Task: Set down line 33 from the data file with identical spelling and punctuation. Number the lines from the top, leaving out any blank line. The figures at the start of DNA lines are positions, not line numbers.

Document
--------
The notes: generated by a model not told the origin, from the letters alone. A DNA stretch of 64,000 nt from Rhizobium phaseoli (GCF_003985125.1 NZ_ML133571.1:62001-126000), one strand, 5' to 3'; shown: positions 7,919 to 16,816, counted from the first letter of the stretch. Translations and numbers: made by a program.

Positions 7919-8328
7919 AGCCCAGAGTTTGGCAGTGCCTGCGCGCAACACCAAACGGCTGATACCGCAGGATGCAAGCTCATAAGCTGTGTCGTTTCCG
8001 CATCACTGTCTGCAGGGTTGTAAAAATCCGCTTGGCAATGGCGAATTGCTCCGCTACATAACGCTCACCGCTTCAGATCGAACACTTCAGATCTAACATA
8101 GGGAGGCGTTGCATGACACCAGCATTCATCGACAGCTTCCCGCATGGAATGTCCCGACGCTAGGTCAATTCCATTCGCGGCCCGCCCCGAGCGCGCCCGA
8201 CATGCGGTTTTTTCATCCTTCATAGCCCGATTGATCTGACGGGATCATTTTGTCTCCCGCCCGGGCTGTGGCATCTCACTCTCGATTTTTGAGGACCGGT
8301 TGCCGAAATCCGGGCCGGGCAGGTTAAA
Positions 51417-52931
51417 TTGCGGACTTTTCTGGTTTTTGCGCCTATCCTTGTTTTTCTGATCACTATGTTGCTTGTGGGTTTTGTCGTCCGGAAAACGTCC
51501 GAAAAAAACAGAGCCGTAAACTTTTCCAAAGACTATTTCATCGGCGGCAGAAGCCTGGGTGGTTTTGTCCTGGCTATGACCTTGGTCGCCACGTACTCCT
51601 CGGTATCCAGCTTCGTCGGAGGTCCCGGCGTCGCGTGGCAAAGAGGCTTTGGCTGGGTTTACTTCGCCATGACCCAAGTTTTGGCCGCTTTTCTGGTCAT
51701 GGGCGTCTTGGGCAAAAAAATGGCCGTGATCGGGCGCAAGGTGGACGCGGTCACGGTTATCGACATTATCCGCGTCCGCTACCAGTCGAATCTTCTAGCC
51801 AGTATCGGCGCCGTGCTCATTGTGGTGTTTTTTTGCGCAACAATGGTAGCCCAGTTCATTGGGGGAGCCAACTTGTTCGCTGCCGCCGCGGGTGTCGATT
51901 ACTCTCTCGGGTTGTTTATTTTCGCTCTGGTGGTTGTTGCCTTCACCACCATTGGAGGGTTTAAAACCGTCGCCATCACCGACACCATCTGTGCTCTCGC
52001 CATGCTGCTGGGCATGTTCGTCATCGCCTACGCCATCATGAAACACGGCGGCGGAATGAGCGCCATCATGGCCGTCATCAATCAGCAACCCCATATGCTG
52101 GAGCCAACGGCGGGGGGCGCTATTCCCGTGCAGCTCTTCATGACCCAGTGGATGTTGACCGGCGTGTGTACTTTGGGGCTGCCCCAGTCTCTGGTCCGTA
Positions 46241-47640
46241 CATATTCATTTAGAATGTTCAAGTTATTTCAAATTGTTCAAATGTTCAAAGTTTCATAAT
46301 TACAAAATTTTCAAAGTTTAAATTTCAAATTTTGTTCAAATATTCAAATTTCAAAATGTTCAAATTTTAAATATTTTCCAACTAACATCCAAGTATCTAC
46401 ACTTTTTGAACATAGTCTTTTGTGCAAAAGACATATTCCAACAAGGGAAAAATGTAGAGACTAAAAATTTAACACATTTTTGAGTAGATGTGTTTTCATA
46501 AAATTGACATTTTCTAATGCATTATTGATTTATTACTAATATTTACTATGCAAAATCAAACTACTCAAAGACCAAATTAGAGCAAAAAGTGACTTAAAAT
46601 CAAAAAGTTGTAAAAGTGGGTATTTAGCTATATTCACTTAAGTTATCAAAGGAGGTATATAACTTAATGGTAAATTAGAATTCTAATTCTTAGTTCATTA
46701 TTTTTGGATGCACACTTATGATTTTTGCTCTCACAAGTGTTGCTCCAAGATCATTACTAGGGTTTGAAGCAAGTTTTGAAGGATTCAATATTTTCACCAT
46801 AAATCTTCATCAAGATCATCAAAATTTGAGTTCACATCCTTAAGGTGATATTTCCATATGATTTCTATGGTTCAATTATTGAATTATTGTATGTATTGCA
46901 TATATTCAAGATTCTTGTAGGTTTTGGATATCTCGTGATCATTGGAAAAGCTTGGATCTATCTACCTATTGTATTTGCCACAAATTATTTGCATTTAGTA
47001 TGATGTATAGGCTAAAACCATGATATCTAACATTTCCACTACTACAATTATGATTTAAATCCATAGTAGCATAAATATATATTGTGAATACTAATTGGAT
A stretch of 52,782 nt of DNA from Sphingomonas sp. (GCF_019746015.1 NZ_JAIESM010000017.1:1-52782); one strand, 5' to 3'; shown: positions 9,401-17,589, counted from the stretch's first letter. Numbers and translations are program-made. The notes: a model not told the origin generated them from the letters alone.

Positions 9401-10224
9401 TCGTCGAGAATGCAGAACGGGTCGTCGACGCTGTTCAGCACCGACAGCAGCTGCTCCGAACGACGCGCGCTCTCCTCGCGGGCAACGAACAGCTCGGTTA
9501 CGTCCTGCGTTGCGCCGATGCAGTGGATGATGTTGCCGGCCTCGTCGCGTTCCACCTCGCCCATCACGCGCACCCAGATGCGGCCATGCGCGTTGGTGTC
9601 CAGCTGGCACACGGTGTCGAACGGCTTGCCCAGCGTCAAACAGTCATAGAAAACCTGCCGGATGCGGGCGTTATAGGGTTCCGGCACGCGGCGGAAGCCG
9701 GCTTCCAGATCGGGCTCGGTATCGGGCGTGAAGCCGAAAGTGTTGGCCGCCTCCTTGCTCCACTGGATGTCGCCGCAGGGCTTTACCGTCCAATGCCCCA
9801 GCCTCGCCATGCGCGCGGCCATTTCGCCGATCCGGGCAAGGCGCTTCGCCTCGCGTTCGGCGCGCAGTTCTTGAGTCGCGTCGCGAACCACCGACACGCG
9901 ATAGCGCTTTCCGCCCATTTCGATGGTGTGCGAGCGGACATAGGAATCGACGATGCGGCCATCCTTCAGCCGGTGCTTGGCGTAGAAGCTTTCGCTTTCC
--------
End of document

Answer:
9801 GCCTCGCCATGCGCGCGGCCATTTCGCCGATCCGGGCAAGGCGCTTCGCCTCGCGTTCGGCGCGCAGTTCTTGAGTCGCGTCGCGAACCACCGACACGCG